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8.

3 POWER OUTPUT CIRCUITS


PUSH-PULL AMPLIFIERS

Figure 8.3
VBB determines whether the stage will operate in Class-A, B, AB, or C . Typically all audio amplifiers are biased to
operate in Class-AB in order to minimize the effects of cross-over distortion at low drive levels and to benefit from the
high efficiency of Class-B operation at medium and high volume. In this push-pull amplifier, Q A will turn on and
amplify when vIN is positive; QB will turn on and amplify when vIN is negative. The center-tapped transformer, T1
makes sure the transistors get the right polarity to turn on (both require positive voltage on their bases to turn on) but
receive alternate halves of vIN . The center-tapped transformer, T2 superimposes the amplified halves by combining
them with opposite phases, thereby correcting for the phase reversal introduced by T1. RL receives the amplified
halves superimposed with the correct polarity for each, therefore the whole waveform is reproduced on it at amplified
levels.
Advantages: (1) No need for large capacitors, (2) No need for complementary devices, (3) Suitable for any type power
device, including vacuum tubes, (4) tranformer coupling at the input allows matching of amplifier input impedanceto
the source/driver impedance and (5) transformer coupling at the output allows optimization of power coupling to any
load impedance.
Disadvantages: (1) Transformer coupling: heavy, bulky, costly, and limited frequency response.

Univ. of Southern Maine

ELE 342/343 Electronics 1999/20

8.3. Power Amplifier Output Circuits.nb

Prof. M.G. Guven

COMPLEMENTARY SYMMETRY AMPLIFIERS

(a)
Figure 8.3 (a)
(b)

(b)
Dual supply DC-coupled Complementary Symmetry Emitter Follower Output Stage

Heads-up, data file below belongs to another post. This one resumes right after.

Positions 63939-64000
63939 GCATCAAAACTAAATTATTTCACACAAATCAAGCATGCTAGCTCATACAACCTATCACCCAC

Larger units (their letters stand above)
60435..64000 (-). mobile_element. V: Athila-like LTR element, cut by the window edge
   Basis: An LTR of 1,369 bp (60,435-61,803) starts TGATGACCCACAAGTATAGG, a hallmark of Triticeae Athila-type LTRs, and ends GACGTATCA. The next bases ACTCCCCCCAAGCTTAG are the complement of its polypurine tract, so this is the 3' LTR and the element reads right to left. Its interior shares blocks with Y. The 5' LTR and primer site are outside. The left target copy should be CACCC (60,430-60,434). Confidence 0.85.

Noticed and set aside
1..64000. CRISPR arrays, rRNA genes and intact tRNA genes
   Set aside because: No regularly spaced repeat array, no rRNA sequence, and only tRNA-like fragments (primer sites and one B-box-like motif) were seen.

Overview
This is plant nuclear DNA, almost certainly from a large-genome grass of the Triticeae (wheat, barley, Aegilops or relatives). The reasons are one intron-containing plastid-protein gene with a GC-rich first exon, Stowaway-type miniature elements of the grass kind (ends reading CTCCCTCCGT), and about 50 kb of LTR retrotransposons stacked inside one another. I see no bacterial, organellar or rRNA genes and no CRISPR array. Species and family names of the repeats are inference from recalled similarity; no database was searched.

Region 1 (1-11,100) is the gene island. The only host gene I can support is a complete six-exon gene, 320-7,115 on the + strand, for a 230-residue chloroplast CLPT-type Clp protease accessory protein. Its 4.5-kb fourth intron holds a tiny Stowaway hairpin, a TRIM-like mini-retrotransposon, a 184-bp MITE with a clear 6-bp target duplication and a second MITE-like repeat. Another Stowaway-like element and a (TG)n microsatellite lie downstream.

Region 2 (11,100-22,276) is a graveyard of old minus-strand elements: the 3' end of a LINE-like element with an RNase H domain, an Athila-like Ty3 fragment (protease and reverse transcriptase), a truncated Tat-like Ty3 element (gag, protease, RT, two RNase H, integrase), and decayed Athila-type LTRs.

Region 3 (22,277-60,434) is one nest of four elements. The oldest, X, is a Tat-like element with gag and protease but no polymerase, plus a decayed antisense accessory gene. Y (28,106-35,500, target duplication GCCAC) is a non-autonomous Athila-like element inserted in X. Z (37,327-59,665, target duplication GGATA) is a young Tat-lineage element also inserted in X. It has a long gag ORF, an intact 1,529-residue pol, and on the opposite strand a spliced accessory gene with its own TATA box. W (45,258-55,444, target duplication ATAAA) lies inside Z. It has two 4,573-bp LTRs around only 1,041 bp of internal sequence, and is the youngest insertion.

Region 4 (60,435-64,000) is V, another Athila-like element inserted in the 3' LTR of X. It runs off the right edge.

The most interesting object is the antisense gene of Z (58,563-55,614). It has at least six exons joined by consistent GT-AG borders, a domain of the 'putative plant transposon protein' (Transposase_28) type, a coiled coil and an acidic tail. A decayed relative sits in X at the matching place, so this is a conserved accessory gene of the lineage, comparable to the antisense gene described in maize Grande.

Single Supply AC-coupled Complementary Symmetry Emitter Follower Output Stage

Complementary output stages rely on two complementary and "matched" (i.e. symmetrical) transistors to split and
share the task of amplifying an AC signal, positive half by one and the negative half of the signal by its complementary
pair. Figure (a) shows a complementary symmetry emitter follower circuit biased with two diodes to operate in classAB mode. Note the symmetry (anti-symmetry) with respect to a line drawn at the center from the input to the output
terminal. Upper half of the circuit responds to the positive half of an input, vIN . A positive vIN raises the voltage on the
base of the NPN, forcing its emitter to follow and deliver a positive current into the load RL from the positive +VCC through the NPN. The NPN transistor cannot supply a negative current into RL and turns off when vIN becomes negative. For the negative half cycle of vIN , the PNP half of the circuit takes over and helps to create a reproduction of vIN
on RL by delivering the negative current to RL from the negative supply VEE = - VCC .
This circuit can supply undistorted peak swings to RL by as much as (VCC - VCESAT ) . For sinusoidal waveforms the
H VCC - VCESAT L2
ac power delivered to the load can be as high as
.
2 RL
Figure (b) gives the single supply version of the complementary symmetry circuit. Note that both the input and the
output terminals of this circuit are expected to be at VCC /2 , therefore creating a need to ac-couple the input as well as
the output. The coupling capacitor needed at the output may have to be very large if high ac powers are to be delivered
while operating from a small VCC voltage power supply.

Univ. of Southern Maine

ELE 342/343 Electronics 1999/20

8.3. Power Amplifier Output Circuits.nb

Univ. of Southern Maine

Prof. M.G. Guven

ELE 342/343 Electronics 1999/20